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Crystal Palace manager Alan Pardew says he feels the “weight of history” on his shoulders as he tries to lead the south London side to the first major trophy in their 111-year existence.

Palace have the chance to claim that long-awaited piece of silverware when they face Manchester United in Saturday’s FA Cup final at Wembley.

The match is a repeat of the 1990 final when a Palace side featuring then central defender Pardew were beaten by United in a replay after the first match finished 3-3 following extra-time.

“I feel the weight of the history of not winning something,” Pardew said Friday.

“We take one final which we lost into the game, so this group of players have an opportunity to put something permanent there — a first major trophy for Crystal Palace.

“One or two of these players will never play in a final again and this is an opportunity to get a winner’s medal, which is so hard.

“Like the Leicester players (who won the Premier League), winning the FA Cup would mean the same for us.”

Pardew completed an unwanted “double” in 2006 when he was manager of the West Ham side beaten in that year’s FA Cup final by Liverpool.

He has now turned to Steve Coppell and Alan Smith, Palace’s manager and assistant manager respectively back in 1990, for advice.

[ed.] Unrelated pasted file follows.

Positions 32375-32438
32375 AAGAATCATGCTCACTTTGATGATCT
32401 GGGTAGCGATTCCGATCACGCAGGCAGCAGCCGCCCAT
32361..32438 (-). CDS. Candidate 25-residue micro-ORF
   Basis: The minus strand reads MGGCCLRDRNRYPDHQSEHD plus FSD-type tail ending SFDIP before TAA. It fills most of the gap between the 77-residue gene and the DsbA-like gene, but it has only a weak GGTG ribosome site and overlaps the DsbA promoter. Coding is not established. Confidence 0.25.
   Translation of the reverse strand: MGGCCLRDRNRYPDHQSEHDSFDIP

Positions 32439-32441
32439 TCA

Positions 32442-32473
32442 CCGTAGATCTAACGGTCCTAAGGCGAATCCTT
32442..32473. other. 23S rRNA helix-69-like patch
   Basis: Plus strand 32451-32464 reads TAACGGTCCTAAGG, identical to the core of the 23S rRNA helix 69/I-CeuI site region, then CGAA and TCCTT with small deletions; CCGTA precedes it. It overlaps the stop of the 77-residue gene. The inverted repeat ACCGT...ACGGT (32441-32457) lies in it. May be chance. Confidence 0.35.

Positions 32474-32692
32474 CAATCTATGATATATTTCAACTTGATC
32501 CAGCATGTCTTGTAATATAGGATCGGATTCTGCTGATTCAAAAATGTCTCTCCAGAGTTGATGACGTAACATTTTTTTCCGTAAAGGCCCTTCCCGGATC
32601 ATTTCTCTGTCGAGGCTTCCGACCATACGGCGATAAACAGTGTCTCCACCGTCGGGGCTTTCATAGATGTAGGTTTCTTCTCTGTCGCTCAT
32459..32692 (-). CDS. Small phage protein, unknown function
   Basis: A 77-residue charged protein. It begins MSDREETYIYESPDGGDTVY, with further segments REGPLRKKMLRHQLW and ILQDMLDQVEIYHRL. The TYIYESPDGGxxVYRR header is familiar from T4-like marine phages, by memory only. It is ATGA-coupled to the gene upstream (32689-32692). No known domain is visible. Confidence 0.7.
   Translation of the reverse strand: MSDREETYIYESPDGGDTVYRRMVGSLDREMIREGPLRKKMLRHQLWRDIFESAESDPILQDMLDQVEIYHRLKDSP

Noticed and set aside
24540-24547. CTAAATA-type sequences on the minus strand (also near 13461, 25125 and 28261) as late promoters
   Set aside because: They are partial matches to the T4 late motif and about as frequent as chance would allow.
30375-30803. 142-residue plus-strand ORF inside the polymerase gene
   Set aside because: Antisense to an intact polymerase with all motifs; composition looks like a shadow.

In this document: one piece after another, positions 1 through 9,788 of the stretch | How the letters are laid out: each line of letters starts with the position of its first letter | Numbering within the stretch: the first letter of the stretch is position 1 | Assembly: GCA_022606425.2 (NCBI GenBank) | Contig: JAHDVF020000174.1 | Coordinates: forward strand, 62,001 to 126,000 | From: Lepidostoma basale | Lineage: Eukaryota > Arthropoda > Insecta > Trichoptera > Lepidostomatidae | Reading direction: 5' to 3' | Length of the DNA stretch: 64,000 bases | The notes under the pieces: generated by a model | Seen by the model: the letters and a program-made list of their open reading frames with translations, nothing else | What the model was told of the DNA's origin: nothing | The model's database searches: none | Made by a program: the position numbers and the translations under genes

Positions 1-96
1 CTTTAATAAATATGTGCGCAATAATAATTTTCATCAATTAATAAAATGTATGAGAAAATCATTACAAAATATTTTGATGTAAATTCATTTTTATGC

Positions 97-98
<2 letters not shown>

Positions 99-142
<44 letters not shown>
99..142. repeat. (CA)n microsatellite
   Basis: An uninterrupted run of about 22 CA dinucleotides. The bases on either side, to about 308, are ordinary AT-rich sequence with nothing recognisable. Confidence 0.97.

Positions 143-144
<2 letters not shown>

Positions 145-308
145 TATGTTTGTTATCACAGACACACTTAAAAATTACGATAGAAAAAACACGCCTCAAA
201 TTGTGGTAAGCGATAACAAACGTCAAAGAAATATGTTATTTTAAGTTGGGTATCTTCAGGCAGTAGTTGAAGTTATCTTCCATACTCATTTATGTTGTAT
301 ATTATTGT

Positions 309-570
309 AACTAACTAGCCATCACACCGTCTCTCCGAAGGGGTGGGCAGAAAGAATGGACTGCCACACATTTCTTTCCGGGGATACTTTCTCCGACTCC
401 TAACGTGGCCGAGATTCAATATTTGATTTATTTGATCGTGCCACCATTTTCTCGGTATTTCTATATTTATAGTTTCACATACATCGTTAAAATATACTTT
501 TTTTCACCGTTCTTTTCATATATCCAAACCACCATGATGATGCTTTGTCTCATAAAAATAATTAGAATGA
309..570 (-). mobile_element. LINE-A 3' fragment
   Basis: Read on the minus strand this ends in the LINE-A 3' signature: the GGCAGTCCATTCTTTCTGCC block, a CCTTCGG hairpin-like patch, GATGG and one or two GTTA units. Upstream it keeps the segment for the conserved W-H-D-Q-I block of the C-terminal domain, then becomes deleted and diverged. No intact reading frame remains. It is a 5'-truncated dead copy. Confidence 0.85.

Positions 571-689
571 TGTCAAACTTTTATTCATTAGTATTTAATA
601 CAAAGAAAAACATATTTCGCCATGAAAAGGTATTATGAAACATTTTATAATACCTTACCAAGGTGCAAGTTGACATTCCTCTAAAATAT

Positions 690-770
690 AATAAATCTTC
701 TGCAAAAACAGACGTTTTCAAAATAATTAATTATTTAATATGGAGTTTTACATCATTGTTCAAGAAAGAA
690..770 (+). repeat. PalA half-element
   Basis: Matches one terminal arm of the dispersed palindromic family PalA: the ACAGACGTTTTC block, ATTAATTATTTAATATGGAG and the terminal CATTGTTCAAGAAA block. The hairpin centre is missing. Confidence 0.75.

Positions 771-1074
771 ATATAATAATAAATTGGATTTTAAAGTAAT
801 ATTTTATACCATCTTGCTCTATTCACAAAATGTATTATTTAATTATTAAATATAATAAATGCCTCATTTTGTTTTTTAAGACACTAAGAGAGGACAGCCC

“Steve Coppell was here; I’ve leant on him in a couple of bits,” former Newcastle manager Pardew explained.

“I’ve spoken to Alan Smith, looked at the history of 1990 and of the history since. It’s a club with a certain DNA. It would be good for the club and for our history for us to win something.

“(There was a) great camaraderie in that (1990) group. I hope this group has that same ongoing history as we had. We’re all very close friends, it bonded us. It made this club to a degree, that cup final.

“Friendships — I’d prefer those friendships to have carried through as winners. That’s the message I’ll give to my players.”

United will start Saturday’s match as favourites and Pardew was in no doubt all the pressure was on Louis van Gaal’smen following their failure to qualify for the Champions League.

“The pressure is on them all the time,” Pardew said.



“They’re Man United: an historic club, the colour, the history, with names we haven’t got. (Sir Alex) Ferguson, (George) Best, (Bobby) Charlton, (Eric) Cantona… They take a different history into the game.

“(We are) street football — players from different roots, from non-league and Paris St Germain.

“Put those ingredients together and it’s quite an exciting blend and an exciting team.”

He added: “It’s a special feeling for me and my family, but I’ve tried to distance ourselves from 1990 a bit.

“We do carry some staff who talk about it all the time.

“It’s nothing to do with this era. There’s no revenge of ‘putting it right’. It’s about this team getting to the cup final, and trying to win.” afp